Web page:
In 1969, The Rolling Stones had a hit song, titled, “You can’t always get what you want” and recently I was exposed to the Every Person Test, which explores that very question of “What do you really want?” Another version of it being, “What do you want for your children?” which as parents may be easier for you to answer. This question really got me thinking about what do I really want in my life and as we celebrate “Workers Day” it is the perfect time to contemplate this key question, what do you want?

The Every Person test, created by Andrew Sykes, a South African Actuary, who from his Behavioural Research Applied Technology Laboratory or BRATLAB in Chicago has researched this key question asking people from Russia, China and SA, what they really want. The interesting thing is that although we all believe we are unique the answer to this question is usually one of the following, people want to be Happy, Secure and Healthy!

The word secure means different things to different people, but ultimately people want to Thrive and not just survive! What is working in your personal finances? This workers day we explore the key question of what we want and how to get what we want! So how do successful people achieve in getting what they want?

Well, the secret to success lies in your daily habits. Aristotle said “95% of everything you do is the result of a habit”. Our lives are made up of our habits – I am quite sure you all brushed your teeth this morning without even thinking about it – it is simply a habit and a good habit at that! So ask yourself what are your habits – as the first step to changing habits is becoming aware of them. Brian Tracy puts it best in saying “Form good habits and make them your masters, rather than allowing bad habits to form”. He goes on to explain that good habits are hard to form but easy to live with, whereas bad habits are easy to form but hard to live with. That for me is a life changing statement! What are the financial habits in your life that are good for you?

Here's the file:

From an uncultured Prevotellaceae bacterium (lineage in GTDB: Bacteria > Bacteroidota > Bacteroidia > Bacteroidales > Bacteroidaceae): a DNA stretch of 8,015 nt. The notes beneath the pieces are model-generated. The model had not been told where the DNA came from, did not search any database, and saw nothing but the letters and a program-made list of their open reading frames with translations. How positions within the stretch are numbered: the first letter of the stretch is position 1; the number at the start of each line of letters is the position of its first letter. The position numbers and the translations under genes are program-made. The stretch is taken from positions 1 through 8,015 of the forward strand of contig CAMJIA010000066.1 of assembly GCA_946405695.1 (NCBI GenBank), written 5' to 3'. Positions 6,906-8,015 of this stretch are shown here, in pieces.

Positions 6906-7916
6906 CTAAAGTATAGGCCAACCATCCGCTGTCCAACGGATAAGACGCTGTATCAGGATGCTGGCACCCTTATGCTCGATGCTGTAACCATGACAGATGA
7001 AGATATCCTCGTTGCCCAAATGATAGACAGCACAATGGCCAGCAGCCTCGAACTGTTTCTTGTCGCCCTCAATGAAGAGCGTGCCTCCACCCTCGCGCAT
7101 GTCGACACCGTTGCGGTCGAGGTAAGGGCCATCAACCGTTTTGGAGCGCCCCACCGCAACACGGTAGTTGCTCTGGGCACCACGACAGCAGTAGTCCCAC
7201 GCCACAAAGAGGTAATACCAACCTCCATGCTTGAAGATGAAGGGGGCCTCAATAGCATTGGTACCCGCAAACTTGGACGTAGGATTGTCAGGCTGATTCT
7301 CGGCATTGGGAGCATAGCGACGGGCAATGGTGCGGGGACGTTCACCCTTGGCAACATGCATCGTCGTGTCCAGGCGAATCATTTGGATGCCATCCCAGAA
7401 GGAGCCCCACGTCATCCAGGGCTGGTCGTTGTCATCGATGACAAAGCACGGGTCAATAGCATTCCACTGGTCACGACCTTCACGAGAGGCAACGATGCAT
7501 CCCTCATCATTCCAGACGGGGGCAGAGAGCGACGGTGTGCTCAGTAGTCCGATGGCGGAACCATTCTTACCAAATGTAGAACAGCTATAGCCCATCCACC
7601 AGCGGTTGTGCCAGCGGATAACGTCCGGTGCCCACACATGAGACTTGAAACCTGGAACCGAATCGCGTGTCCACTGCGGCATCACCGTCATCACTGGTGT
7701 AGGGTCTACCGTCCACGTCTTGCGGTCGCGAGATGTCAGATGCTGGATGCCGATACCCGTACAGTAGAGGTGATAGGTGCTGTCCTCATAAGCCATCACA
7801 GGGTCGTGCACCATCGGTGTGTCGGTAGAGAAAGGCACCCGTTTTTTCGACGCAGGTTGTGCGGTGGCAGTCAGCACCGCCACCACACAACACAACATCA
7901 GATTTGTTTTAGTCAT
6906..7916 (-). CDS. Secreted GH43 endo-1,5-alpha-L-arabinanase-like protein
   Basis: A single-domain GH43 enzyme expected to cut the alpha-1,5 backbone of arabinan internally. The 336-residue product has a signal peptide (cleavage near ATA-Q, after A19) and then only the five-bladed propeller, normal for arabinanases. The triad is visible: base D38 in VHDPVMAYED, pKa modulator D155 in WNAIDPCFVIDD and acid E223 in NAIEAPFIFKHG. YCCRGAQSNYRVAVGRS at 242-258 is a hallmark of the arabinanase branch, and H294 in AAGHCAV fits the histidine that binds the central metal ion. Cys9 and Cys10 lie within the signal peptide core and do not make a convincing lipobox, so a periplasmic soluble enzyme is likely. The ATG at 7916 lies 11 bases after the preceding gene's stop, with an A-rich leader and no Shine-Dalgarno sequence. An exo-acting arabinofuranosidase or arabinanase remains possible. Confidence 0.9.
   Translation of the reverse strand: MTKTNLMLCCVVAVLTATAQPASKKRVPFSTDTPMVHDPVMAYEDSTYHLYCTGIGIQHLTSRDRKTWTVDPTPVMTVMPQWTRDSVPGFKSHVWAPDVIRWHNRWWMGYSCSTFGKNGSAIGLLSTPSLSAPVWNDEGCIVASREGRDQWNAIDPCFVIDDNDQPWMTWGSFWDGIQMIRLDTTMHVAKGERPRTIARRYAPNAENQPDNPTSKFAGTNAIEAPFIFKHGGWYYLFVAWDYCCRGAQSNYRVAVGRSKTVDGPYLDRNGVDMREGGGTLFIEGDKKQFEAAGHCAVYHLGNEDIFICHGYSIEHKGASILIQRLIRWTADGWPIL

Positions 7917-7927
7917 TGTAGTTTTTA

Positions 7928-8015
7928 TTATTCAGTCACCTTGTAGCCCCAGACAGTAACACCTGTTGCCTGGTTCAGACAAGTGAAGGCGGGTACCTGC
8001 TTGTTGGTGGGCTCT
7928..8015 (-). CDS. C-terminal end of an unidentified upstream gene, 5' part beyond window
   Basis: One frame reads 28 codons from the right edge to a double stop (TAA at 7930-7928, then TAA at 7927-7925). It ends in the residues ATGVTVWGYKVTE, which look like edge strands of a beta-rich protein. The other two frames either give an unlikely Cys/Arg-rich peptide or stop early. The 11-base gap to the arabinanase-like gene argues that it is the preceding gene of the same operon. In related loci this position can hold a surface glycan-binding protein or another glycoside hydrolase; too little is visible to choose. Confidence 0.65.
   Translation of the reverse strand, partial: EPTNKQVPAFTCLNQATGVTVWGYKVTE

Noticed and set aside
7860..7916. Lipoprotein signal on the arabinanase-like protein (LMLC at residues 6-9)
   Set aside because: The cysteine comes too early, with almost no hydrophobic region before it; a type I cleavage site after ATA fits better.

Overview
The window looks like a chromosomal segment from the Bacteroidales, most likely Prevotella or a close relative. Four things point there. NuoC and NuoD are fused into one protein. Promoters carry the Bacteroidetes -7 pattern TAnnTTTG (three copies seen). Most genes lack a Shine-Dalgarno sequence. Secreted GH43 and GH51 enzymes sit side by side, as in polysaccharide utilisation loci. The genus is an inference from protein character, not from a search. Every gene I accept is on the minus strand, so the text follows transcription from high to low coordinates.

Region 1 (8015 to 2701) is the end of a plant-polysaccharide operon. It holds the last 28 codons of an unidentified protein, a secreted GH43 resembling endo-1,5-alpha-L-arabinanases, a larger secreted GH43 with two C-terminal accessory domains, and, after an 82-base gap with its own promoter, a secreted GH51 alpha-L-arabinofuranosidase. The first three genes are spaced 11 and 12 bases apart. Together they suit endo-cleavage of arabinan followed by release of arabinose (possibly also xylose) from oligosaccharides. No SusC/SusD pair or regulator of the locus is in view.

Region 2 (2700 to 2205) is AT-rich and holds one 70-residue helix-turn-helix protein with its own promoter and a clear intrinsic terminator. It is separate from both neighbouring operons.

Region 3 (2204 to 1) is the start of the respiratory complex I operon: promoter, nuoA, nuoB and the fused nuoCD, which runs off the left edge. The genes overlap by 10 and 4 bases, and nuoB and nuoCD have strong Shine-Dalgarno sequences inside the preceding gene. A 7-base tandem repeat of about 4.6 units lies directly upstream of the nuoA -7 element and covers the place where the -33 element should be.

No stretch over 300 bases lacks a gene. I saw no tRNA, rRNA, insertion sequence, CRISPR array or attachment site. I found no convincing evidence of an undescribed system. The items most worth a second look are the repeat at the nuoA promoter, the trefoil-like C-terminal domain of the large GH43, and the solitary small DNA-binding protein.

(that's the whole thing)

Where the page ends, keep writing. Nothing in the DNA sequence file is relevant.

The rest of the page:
A recent Finscope Study finds that the average person spends 9% of their monthly income on data, is that a good habit? We know budgeting is an excellent financial habit, so is living within your income and checking your bank statements. Investing time in managing your money is also an excellent financial habit! Recognising the difference between wants and needs is once again a good habit – especially if you manage to say “no” to the wants and prioritize the needs.

Become successful by becoming aware of the habits that make you the person you are, think about your work habits, your money habits, health, exercise habits and lifestyle habits. Identify just one small habit that you don’t feel is adding value to your life, and start on working on changing that habit by replacing it with a positive habit! It might be as simple as exchanging your coffee with water. This small habit, if you are buying coffee, could save you R20 a day, R100 a week, R5200 a year and once invested could save you R1 million after 25 years. Whatever it is start small, the snowball effect is a sure fire way to improve yourself, as each time you make a small change – that small change will inspire you to make the next change, and slowly but surely your life will change for the better!

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